El Chapo’s extradition to the U.S approved by Mexico’s foreign ministry
Mexico’s foreign ministry has granted two requests to extradite the imprisoned leader of the Sinaloa Cartel, Joaquin “El Chapo” Guzman, to face trial in the United States.
The drug lord’s lawyers can still appeal the decision, which could at least postpone his extradition for weeks or months more.
The ministry released a statement on Friday saying it has accepted a petition to try the drug lord in a Texas federal court for the crimes of criminal association, drug trafficking, organized crime, the illegal possession of firearms, homicide, and money laundering.
The statement said the ministry has also greenlighted extradition to a federal court in Southern California to face charges of conspiracy to import, possess, and distribute cocaine.
“The US government provided sufficient guarantees that Mr. Guzmán Loera would not be subject to the death penalty if extradited and tried in that country,” the statement read.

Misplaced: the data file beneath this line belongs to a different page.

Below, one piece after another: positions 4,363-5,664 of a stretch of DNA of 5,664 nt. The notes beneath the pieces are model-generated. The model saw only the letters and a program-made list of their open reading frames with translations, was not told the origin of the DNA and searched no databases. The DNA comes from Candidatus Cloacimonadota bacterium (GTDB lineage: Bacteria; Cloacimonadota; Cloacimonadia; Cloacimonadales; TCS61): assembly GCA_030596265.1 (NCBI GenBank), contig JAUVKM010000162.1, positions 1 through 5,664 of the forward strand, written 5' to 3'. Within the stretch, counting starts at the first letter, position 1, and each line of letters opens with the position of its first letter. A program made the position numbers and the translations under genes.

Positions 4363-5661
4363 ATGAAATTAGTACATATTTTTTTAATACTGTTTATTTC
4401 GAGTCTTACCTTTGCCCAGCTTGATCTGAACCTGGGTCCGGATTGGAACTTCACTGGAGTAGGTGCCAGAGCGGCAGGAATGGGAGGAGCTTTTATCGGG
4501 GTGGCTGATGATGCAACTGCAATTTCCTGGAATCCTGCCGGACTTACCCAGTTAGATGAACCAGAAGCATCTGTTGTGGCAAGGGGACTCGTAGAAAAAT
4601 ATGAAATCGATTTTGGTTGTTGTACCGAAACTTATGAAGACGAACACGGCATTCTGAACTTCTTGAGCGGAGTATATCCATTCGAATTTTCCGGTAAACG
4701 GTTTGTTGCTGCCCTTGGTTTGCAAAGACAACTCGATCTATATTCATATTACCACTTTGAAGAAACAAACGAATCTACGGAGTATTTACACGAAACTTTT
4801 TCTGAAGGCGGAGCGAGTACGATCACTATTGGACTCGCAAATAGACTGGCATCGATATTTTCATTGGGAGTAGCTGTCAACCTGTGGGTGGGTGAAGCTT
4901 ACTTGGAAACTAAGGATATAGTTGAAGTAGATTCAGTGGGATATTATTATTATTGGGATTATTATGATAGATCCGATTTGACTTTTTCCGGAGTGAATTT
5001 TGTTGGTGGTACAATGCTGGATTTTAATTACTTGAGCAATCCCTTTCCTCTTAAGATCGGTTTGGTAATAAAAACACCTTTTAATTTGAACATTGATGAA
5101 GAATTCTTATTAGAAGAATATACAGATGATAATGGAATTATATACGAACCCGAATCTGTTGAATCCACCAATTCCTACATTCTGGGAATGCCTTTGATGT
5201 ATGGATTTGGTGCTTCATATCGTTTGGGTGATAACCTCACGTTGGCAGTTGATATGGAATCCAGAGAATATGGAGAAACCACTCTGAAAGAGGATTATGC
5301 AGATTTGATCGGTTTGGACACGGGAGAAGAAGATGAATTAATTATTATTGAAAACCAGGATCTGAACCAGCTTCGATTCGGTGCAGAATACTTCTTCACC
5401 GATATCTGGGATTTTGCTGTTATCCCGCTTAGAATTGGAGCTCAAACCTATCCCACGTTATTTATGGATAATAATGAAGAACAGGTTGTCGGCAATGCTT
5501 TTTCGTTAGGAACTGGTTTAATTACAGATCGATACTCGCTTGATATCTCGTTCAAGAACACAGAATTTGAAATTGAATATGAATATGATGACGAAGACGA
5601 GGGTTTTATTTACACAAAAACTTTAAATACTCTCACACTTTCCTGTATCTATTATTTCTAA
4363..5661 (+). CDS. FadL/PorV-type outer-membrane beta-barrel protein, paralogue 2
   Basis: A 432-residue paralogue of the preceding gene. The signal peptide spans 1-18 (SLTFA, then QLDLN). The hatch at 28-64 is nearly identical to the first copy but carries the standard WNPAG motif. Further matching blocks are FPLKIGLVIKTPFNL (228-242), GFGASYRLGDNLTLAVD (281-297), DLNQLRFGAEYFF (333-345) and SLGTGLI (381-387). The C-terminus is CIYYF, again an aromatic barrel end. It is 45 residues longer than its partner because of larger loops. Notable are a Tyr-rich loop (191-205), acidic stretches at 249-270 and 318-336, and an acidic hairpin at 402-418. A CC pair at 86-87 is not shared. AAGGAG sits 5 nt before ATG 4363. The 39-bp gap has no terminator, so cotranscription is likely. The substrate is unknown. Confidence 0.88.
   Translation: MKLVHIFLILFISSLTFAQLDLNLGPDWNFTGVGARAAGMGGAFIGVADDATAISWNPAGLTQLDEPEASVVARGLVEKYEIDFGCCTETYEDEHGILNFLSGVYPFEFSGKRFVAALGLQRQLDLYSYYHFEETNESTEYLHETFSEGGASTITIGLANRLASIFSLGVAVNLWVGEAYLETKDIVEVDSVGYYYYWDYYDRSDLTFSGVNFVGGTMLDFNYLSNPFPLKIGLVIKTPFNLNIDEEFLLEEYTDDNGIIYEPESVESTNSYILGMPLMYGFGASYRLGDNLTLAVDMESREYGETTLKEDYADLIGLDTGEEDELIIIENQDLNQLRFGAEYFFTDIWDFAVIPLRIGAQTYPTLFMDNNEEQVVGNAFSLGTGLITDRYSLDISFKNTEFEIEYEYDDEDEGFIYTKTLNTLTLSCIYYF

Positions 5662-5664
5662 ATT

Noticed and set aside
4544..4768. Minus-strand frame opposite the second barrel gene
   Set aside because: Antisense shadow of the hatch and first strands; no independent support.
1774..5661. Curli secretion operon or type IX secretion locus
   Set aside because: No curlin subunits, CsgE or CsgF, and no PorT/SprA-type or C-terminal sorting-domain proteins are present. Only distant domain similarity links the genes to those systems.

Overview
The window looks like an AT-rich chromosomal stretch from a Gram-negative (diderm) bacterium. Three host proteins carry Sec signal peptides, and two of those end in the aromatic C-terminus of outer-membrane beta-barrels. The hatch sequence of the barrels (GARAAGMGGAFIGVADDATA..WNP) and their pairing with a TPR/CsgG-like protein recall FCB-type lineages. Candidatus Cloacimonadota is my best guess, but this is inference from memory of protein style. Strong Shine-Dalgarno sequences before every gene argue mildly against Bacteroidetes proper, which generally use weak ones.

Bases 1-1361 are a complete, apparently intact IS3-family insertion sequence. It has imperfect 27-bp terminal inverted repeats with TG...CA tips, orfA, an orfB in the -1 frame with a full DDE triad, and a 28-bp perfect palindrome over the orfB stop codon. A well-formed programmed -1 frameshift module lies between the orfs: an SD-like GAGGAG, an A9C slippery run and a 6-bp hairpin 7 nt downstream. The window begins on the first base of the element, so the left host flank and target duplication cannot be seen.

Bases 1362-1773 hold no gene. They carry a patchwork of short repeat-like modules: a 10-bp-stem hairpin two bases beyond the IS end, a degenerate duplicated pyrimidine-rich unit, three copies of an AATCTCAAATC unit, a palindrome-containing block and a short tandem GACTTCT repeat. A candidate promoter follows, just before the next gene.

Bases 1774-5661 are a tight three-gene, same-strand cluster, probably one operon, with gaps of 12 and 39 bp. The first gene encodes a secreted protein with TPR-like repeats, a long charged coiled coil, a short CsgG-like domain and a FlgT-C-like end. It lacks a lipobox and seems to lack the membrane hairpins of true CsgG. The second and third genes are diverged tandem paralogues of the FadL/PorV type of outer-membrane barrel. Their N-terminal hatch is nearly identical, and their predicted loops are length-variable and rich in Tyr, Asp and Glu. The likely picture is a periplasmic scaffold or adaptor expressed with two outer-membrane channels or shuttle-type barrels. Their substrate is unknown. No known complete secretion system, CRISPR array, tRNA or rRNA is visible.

Extradition from Mexico, where the death penalty was abolished long ago, is prohibited in cases where the alleged criminal could be sentenced to death.
Juan Pablo Badillo, one of Guzman’s attorneys, told Reuters on Friday that he will be filing multiple legal challenges against Friday’s announcement.
Extradition has been hovering over Chapo’s head ever since he was recaptured in January this year, six months after escaping from the maximum-security Altiplano prison through a mile-long tunnel that began in his cell. His escape, 16 months after he had been captured amid great fanfare, was extremely embarrassing for the government of President Enrique Peña Nieto.
Chapo was initially taken back to the Altiplano prison but two weeks ago was suddenly moved in a secret operation by the army and the federal police to a prison near the city of Ciudad Juárez, just over the border from Texas.
The Mexican government said the move was due to “maintenance work inside Altiplano prison,” prompting rumors that the kingpin might have been close to another escape.
Officials denied reports that it was actually part of a pre-extradition strategy. The prison transfer was, however, followed by an acceleration of the extradition process.
Two days later, a Mexican federal court in Mexico City ruled in favour of granting the extradition requests. The ruling was later confirmed by another court, which meant the decision was passed to the foreign ministry.